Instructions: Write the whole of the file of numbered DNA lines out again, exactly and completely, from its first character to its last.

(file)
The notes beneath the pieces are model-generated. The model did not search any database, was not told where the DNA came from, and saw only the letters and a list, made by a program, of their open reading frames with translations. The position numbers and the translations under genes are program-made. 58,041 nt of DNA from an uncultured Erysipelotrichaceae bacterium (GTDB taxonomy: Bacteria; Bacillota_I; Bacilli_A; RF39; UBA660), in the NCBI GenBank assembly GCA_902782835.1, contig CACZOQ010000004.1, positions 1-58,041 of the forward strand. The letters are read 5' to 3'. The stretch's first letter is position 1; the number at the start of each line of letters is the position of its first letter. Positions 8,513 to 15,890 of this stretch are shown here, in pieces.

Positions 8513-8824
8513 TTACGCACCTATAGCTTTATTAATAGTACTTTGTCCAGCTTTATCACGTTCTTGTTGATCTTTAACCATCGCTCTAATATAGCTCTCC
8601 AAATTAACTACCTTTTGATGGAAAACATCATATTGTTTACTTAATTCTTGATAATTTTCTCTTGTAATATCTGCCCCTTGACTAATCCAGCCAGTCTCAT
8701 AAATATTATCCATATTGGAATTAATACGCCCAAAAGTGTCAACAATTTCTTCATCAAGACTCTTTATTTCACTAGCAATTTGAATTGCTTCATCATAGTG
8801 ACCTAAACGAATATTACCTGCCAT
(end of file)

The notes beneath the pieces are model-generated. The model did not search any database, was not told where the DNA came from, and saw only the letters and a list, made by a program, of their open reading frames with translations. The position numbers and the translations under genes are program-made. 58,041 nt of DNA from an uncultured Erysipelotrichaceae bacterium (GTDB taxonomy: Bacteria; Bacillota_I; Bacilli_A; RF39; UBA660), in the NCBI GenBank assembly GCA_902782835.1, contig CACZOQ010000004.1, positions 1-58,041 of the forward strand. The letters are read 5' to 3'. The stretch's first letter is position 1; the number at the start of each line of letters is the position of its first letter. Positions 8,513 to 15,890 of this stretch are shown here, in pieces.

Positions 8513-8824
8513 TTACGCACCTATAGCTTTATTAATAGTACTTTGTCCAGCTTTATCACGTTCTTGTTGATCTTTAACCATCGCTCTAATATAGCTCTCC
8601 AAATTAACTACCTTTTGATGGAAAACATCATATTGTTTACTTAATTCTTGATAATTTTCTCTTGTAATATCTGCCCCTTGACTAATCCAGCCAGTCTCAT
8701 AAATATTATCCATATTGGAATTAATACGCCCAAAAGTGTCAACAATTTCTTCATCAAGACTCTTTATTTCACTAGCAATTTGAATTGCTTCATCATAGTG
8801 ACCTAAACGAATATTACCTGCCAT